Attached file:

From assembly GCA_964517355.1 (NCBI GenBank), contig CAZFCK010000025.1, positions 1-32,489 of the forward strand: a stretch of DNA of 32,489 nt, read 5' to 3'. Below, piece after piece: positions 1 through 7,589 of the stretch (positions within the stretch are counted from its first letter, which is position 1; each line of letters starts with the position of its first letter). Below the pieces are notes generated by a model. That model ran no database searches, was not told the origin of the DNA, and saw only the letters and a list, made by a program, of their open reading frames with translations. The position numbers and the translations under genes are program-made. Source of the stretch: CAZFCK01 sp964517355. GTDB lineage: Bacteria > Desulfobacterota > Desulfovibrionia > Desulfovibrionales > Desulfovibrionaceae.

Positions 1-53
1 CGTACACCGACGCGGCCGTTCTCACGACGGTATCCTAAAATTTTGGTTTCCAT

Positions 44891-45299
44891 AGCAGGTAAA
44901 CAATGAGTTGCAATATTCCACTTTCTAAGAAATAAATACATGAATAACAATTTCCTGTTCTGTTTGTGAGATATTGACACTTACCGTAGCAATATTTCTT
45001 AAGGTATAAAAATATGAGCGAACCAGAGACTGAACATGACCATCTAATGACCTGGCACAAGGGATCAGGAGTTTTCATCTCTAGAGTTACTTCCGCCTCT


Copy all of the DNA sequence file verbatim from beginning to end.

From assembly GCA_964517355.1 (NCBI GenBank), contig CAZFCK010000025.1, positions 1-32,489 of the forward strand: a stretch of DNA of 32,489 nt, read 5' to 3'. Below, piece after piece: positions 1 through 7,589 of the stretch (positions within the stretch are counted from its first letter, which is position 1; each line of letters starts with the position of its first letter). Below the pieces are notes generated by a model. That model ran no database searches, was not told the origin of the DNA, and saw only the letters and a list, made by a program, of their open reading frames with translations. The position numbers and the translations under genes are program-made. Source of the stretch: CAZFCK01 sp964517355. GTDB lineage: Bacteria > Desulfobacterota > Desulfovibrionia > Desulfovibrionales > Desulfovibrionaceae.

Positions 1-53
1 CGTACACCGACGCGGCCGTTCTCACGACGGTATCCTAAAATTTTGGTTTCCAT

Positions 44891-45299
44891 AGCAGGTAAA
44901 CAATGAGTTGCAATATTCCACTTTCTAAGAAATAAATACATGAATAACAATTTCCTGTTCTGTTTGTGAGATATTGACACTTACCGTAGCAATATTTCTT
45001 AAGGTATAAAAATATGAGCGAACCAGAGACTGAACATGACCATCTAATGACCTGGCACAAGGGATCAGGAGTTTTCATCTCTAGAGTTACTTCCGCCTCT